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New in Toronto real estate: The Taylor Lofts

Posted by Staff / May 2, 2014

Taylor LoftsThe Taylor Lofts are a new addition to the corner of Carlaw Ave. and Dundas St. E. This shouldn't come as a surprise since Carlaw Ave. has been in the midst of some major condo-facelifting for the past four years as Leslieville becomes an evertrendier neighbourhood. Case in point, The Taylor will be sharing the glory with another condo currently under construction, The Carlaw, with each of them acting as sister projects (both projects were conceived by the same developer).

With only seven storeys that transform into four storey townhouses on the eastern end of the development, this building seems to respect its neighbours by also integrating hints of the industrial past in the area. You have your brown cladding made of Öko Skin (a low-maintenance concrete slats system) and uneven framed-balcony façades, which if you think about it, kind of resemble scaffolding from afar. There will be 96 units ranging from 530 to 870 sq. ft. featuring loft-like 9 ft. exposed-concrete ceilings.

The Taylor LoftsSPECS

Taylor Lofts LeslievilleFEATURES

  • 9 ft. high exposed-concrete ceiling units.
  • Engineered hardwood flooring.
  • Quartz kitchen countertops and porcelain backsplash.
  • Integrated stainless steel appliances and under cabinet lighting.
  • Soaker tubs and fully tiled shower stalls.

Taylor Lofts LeslievilleTHE VERDICT

The Taylor achieves a smooth integration with the existing neighbourhood, respecting heights, and materials with a design that's understated and modern. So much thought on the exterior, however, seems to have left out the interior.

There are few and rather small unit options for an emerging neighbourhood, with the largest one at 870 sq. ft. for two bedrooms. Units typically feature poor kitchen counter space, and what's with the small closet in the "master" bedroom? And while on-site amenities won't win any awards here, that's becoming more typical for developments in neighbourhoods with rich retail and dining scenes.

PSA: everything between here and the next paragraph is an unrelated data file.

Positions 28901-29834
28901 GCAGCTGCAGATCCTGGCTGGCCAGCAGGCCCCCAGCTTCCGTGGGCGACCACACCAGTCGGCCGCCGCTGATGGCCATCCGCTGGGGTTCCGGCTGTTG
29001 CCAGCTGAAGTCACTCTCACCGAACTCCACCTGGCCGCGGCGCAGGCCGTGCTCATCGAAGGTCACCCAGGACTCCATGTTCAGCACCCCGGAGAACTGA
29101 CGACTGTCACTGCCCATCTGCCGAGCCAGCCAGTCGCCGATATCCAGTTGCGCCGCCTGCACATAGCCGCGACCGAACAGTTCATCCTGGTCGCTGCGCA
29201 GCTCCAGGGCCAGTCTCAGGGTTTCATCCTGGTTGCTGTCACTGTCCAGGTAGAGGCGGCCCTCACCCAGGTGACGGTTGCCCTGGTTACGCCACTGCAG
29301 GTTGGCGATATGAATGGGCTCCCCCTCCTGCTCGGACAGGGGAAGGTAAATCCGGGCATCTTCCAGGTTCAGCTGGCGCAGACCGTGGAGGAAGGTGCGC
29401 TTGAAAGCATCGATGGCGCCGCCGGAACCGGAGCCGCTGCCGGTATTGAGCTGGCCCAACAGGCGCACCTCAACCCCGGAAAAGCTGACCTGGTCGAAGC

Read other posts in this series via our Toronto Condos and Lofts Pinterest board.

Writing by Cathy Esaa



bm / May 2, 2014 at 12:31 pm
Beware of Streetcar. Crappy builder.
jennsanerd / May 2, 2014 at 12:41 pm
I always love to see the property mock-ups in these posts. The top photo almost looks post-apocalyptic.
KevinN replying to a comment from jennsanerd / May 2, 2014 at 01:13 pm
I said the same thing to myself.
Joe replying to a comment from bm / May 2, 2014 at 03:23 pm
I disagree. Streetcar has some nice projects. Maybe you just had a bad experience, but my experience with them has been quite the opposite.
Adam replying to a comment from bm / May 2, 2014 at 04:22 pm
BM? What do you mean? I know back in 2011/12 they were a little slow responding to customers. That's about the only bad thing I've heard. Their build quality and fit and finish is very good. A reputable developer in my books
Jen C / May 2, 2014 at 09:33 pm
Have owned a Streetcar condo in the past, absolutely appalling fit and finish. Owners still continue to experience heating, plumbing and flooding issues. Perhaps they've built better buildings since then, but I'd say buyer beware.
Moray / May 3, 2014 at 08:25 am
I live in a Streetcar condo now - it looks great but the finishing is appalling, incessant problems. However the worst part is the noise insulation, there is none. We are kept awake by minimal noise that shouldn't be a disruption. Overall they look good but don't let that fool you, they're badly designed, badly put together and have very poor attention to detail. My advice, beware of Streetcar!
Yo / May 29, 2014 at 11:12 am
Anyone have a perspective on this building so far? Is it a building worth looking at to buy in?
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